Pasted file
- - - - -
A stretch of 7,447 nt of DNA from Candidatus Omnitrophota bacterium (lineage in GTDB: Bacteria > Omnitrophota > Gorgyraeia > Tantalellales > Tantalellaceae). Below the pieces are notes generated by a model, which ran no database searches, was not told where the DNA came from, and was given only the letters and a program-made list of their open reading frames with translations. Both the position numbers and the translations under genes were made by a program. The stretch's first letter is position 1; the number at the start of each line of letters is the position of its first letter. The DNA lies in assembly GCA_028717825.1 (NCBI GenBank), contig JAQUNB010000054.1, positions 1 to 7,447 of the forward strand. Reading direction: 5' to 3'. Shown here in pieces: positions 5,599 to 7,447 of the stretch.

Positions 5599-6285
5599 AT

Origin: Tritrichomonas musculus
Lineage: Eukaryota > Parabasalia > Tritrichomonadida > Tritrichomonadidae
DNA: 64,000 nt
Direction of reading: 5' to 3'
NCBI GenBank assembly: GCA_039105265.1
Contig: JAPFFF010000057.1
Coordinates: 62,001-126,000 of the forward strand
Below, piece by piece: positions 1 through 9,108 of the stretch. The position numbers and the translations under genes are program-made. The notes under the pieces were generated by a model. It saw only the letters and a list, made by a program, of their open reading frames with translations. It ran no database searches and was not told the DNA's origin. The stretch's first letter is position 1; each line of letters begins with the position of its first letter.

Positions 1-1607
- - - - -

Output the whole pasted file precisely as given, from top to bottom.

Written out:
A stretch of 7,447 nt of DNA from Candidatus Omnitrophota bacterium (lineage in GTDB: Bacteria > Omnitrophota > Gorgyraeia > Tantalellales > Tantalellaceae). Below the pieces are notes generated by a model, which ran no database searches, was not told where the DNA came from, and was given only the letters and a program-made list of their open reading frames with translations. Both the position numbers and the translations under genes were made by a program. The stretch's first letter is position 1; the number at the start of each line of letters is the position of its first letter. The DNA lies in assembly GCA_028717825.1 (NCBI GenBank), contig JAQUNB010000054.1, positions 1 to 7,447 of the forward strand. Reading direction: 5' to 3'. Shown here in pieces: positions 5,599 to 7,447 of the stretch.

Positions 5599-6285
5599 AT

Origin: Tritrichomonas musculus
Lineage: Eukaryota > Parabasalia > Tritrichomonadida > Tritrichomonadidae
DNA: 64,000 nt
Direction of reading: 5' to 3'
NCBI GenBank assembly: GCA_039105265.1
Contig: JAPFFF010000057.1
Coordinates: 62,001-126,000 of the forward strand
Below, piece by piece: positions 1 through 9,108 of the stretch. The position numbers and the translations under genes are program-made. The notes under the pieces were generated by a model. It saw only the letters and a list, made by a program, of their open reading frames with translations. It ran no database searches and was not told the DNA's origin. The stretch's first letter is position 1; each line of letters begins with the position of its first letter.

Positions 1-1607